Hart-Dowhun is also frustrated with the continued over-representation of Indigenous people in prisons. A major milestone in cross-cultural respect and recognition came in the late 1990s, following the trial of Nanaimo, B.C.’s Jamie Gladue. Gladue is an Indigenous woman who pleaded guilty to killing her common-law husband in 1995. Sentenced to three years in prison, Gladue argued that the courts failed to think about alternative punishments that considered the history and condition of Indigenous offenders’ lives. In 1999, the Supreme Court of Canada ruled that a judge must consider an Indigenous offender’s history when sentencing them. According to Aboriginal Legal Aid in B.C., Gladue rights include “the challenges of colonization” faced by First Peoples, “such as racism, loss of language, removal from land, Indian residential schools, and foster care.” They add:
Judges must keep this information in mind and consider rehabilitation and community-based sentencing options other than jail. The goal of a restorative justice approach is to balance accountability and rehabilitation.
Yet Gladue is “quite old at this stage,” says Hart-Dowhun, and “statistically, the situation with Indigenous People being overrepresented in our prison system has only gotten worse.” While Gladue legislation had good intentions, “it’s not helping. We need to try something else. I think we probably need to look beyond the sentencing in the courtroom” for change.
“I don’t think leaving it to judges on sentencing will work,” adds Hart-Dowhun. “I think we need to look at the source and the way we’re policing communities. Indigenous People and Blacks in Canada are over-policed and overcharged and we need to look at policing and start there. Diverting people away from the sentencing courtroom might be a good start.”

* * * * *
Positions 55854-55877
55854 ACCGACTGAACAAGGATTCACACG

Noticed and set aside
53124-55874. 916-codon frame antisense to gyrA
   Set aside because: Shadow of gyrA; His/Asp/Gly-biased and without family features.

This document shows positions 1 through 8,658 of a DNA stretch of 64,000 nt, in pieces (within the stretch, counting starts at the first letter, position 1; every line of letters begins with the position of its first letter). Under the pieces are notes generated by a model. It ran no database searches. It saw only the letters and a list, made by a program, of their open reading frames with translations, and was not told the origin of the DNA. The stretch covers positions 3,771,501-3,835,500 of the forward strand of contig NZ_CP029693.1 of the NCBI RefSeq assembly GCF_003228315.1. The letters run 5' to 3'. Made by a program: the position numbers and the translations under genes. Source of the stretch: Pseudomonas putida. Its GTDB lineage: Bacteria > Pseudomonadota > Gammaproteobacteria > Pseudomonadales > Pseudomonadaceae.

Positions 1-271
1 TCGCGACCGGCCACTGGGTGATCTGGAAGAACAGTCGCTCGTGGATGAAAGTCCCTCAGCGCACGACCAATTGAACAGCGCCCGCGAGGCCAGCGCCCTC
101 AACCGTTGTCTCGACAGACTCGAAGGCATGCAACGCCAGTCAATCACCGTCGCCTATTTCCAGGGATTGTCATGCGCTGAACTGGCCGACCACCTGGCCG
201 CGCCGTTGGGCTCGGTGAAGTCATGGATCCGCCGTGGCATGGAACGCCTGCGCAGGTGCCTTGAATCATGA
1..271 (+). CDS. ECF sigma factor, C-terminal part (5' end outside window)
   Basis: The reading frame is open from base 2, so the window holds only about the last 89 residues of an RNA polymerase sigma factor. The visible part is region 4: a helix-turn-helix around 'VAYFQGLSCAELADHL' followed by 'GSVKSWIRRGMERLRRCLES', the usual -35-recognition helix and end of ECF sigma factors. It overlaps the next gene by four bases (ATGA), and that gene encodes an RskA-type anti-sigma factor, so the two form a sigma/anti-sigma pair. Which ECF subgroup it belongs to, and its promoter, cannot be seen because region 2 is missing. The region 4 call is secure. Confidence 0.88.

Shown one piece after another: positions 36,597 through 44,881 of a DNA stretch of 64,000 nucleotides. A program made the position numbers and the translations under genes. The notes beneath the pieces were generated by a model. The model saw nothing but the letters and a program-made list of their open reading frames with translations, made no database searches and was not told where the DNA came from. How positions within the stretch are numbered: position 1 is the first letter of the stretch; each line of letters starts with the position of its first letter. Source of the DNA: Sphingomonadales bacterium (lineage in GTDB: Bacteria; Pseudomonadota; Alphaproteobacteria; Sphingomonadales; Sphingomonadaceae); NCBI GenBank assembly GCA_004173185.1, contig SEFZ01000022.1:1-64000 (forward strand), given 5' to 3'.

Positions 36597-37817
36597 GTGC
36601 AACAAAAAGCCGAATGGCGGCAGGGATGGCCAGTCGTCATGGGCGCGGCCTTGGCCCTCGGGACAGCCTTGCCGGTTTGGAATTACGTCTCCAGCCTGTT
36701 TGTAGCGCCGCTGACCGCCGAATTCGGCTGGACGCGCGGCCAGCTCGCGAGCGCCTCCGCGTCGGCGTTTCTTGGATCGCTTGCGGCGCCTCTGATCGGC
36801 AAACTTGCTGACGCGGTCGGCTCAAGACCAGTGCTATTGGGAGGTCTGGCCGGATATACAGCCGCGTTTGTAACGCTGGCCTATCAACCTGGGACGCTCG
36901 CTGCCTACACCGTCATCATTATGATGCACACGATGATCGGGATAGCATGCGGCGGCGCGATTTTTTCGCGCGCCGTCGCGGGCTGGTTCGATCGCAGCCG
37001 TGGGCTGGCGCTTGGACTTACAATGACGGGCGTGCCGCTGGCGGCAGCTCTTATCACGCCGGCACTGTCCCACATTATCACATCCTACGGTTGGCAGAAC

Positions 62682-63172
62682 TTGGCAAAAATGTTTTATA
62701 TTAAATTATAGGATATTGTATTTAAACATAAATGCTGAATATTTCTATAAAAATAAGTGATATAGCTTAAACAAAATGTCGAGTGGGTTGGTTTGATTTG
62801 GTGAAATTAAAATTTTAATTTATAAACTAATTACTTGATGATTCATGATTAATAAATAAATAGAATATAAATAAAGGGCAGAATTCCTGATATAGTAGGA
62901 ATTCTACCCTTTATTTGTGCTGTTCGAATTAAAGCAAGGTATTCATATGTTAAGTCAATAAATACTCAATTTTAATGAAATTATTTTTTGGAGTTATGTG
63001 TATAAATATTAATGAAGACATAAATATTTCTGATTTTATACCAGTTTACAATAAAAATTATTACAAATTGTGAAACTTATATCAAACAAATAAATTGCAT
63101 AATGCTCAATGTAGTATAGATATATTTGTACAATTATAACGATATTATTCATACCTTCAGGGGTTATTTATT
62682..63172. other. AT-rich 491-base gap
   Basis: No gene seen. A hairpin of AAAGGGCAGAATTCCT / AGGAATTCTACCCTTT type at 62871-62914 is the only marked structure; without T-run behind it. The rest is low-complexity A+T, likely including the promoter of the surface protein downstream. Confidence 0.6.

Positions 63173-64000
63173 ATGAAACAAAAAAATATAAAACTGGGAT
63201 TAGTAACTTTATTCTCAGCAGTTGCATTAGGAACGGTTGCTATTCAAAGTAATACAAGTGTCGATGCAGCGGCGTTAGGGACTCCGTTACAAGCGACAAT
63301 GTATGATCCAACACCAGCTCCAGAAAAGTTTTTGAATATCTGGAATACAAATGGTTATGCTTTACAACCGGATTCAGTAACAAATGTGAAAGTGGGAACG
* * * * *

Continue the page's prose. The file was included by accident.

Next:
Room for Improvement
There is no shortage of promises for improvement.
In March 2020, Legal Aid Ontario released a Racialized Communities Strategy outlining a 10-year plan with 17 initiatives. These initiatives include:
- access to justice,
- heightened services to racialized communities, and
- tackling systemic discrimination in the justice system, with a focus on “amplifying the voices of racialized communities”.
- respecting the presumption of innocence,
- changing how we penalize addicts who commit crimes,
- treating the mentally ill,
- seeking proportionate and constructive penalties, and
- looking at more effective ways to manage corrections.
Another major focus of the John Howard Society’s work is to get the voices of inmates heard by the public in order to enhance public understanding of the issues. A podcast called “Voices Inside and Out” does just that.
In 2018, the federal government made a commitment to improve services to Indigenous inmates, inmates of Colour, and members of the LGBTQ2S+ community. They also committed to reducing the use of solitary confinement, improving rehabilitative programs, and providing better services for people with mental health issues as well as treatment for those with addictions. Finally, the federal government promised to improve nutrition and access to education.
Latimer notes that while federal funding may increase, money often goes towards more guards when there “should be more money for program officers.” Program officers deliver initiatives focused on substance abuse reduction and violence prevention, helping guide inmates toward reintegration into society. Where we go from here remains to be seen.
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The information in this article was correct at time of publishing. The law may have changed since then. The views expressed in this article are those of the author and do not necessarily reflect the views of LawNow or the Centre for Public Legal Education Alberta.